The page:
DATE PUBLISHED
2019 Feb 16
HISTORY
PUBSTATUS PUBSTATUSDATE
received 2018/10/06
revised 2018/12/25
accepted 2019/01/19
pubmed 2019/03/16 06:00
medline 2019/03/16 06:00
entrez 2019/03/16 06:00
AUTHORS
NAME COLLECTIVENAME LASTNAME FORENAME INITIALS AFFILIATION AFFILIATIONINFO
Chang LH Chang Lun-Hsien LH Genetic Epidemiology, QIMR Berghofer Medical Research Institute, Brisbane, Australia; Faculty of Medicine, the University of Queensland, Brisbane, Australia. Electronic address: Lun-Hsien.Chang@qimrberghofer.edu.au.
Couvy-Duchesne B Couvy-Duchesne Baptiste B Genetic Epidemiology, QIMR Berghofer Medical Research Institute, Brisbane, Australia; Institute for Molecular Bioscience, the University of Queensland, Brisbane, Australia.
Liu M Liu Mengzhen M Department of Psychology, University of Minnesota Twin Cities, Minneapolis, MN, USA.
Medland SE Medland Sarah E SE Genetic Epidemiology, QIMR Berghofer Medical Research Institute, Brisbane, Australia.
Verhulst B Verhulst Brad B Department of Psychology, Michigan State University, East Lansing, MI, USA.
Benotsch EG Benotsch Eric G EG Psychology Department, Virginia Commonwealth University, VA, USA.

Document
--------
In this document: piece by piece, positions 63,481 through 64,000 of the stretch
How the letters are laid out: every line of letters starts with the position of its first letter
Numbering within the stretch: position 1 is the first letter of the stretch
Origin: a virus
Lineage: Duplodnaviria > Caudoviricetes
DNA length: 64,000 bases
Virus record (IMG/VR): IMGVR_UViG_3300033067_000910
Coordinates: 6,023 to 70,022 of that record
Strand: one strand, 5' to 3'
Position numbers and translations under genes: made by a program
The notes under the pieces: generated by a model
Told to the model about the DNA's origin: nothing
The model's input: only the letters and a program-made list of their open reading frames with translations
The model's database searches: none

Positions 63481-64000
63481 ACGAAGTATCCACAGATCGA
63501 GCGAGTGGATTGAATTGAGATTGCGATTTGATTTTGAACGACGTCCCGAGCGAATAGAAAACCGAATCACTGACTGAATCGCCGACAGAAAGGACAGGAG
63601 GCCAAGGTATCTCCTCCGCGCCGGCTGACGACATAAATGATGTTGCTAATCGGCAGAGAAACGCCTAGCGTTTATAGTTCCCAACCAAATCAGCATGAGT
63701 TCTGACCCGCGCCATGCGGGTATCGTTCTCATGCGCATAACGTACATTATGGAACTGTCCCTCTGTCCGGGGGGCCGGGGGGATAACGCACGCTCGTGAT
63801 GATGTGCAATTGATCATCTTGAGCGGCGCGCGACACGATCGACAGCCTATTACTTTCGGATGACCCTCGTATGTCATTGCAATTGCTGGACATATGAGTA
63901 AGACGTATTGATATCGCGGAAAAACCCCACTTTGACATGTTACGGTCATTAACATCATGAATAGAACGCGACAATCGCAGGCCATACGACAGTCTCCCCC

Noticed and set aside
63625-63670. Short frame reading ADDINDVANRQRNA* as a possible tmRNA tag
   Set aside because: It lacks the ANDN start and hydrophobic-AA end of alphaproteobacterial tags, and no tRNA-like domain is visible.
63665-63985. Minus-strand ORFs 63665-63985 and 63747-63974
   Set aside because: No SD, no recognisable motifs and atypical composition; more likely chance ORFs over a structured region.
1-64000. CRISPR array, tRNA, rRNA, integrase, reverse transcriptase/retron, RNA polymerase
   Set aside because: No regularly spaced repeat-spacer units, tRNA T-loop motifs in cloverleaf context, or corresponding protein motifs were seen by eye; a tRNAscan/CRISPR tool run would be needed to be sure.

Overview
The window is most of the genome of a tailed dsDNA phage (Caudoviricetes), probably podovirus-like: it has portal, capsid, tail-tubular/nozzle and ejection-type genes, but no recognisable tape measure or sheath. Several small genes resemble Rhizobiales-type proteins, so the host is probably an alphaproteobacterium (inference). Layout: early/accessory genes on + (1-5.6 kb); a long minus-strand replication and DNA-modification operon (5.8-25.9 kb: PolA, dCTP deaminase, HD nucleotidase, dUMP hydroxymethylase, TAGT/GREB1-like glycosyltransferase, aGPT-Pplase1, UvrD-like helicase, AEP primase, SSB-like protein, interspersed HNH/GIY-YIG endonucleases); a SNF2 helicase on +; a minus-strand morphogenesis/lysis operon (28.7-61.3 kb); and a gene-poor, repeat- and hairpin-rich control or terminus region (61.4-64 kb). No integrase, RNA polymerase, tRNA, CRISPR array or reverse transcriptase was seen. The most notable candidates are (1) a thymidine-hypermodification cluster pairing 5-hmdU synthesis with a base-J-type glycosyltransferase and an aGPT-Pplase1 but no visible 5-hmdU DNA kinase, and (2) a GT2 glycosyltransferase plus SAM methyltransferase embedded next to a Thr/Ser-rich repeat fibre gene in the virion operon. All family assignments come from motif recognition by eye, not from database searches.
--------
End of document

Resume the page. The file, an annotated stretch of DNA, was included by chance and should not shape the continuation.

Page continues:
Hickie IB Hickie Ian B IB Brain and Mind Centre, University of Sydney, Sydney, New South Wales, Australia.
Martin NG Martin Nicholas G NG Genetic Epidemiology, QIMR Berghofer Medical Research Institute, Brisbane, Australia.
Gillespie NA Gillespie Nathan A NA Genetic Epidemiology, QIMR Berghofer Medical Research Institute, Brisbane, Australia; Department of Psychology, Michigan State University, East Lansing, MI, USA.
GSCAN Consortium
INVESTIGATORS
JOURNAL
VOLUME: 197
ISSUE:
TITLE: Drug and alcohol dependence
ISOABBREVIATION: Drug Alcohol Depend
YEAR: 2019
MONTH: Feb
DAY: 16
MEDLINEDATE:
SEASON:
CITEDMEDIUM: Internet
ISSN: 1879-0046
ISSNTYPE: Electronic
MEDLINE JOURNAL
MEDLINETA: Drug Alcohol Depend
COUNTRY: Ireland
ISSNLINKING: 0376-8716
NLMUNIQUEID: 7513587
PUBLICATION TYPE
PUBLICATIONTYPE TEXT
Journal Article
COMMENTS AND CORRECTIONS
GRANTS
GENERAL NOTE
KEYWORDS
KEYWORD
Addiction
Genetics
Polygenic risk
Twins
MESH HEADINGS
SUPPLEMENTARY MESH
GENE SYMBOLS
CHEMICALS
OTHER ID's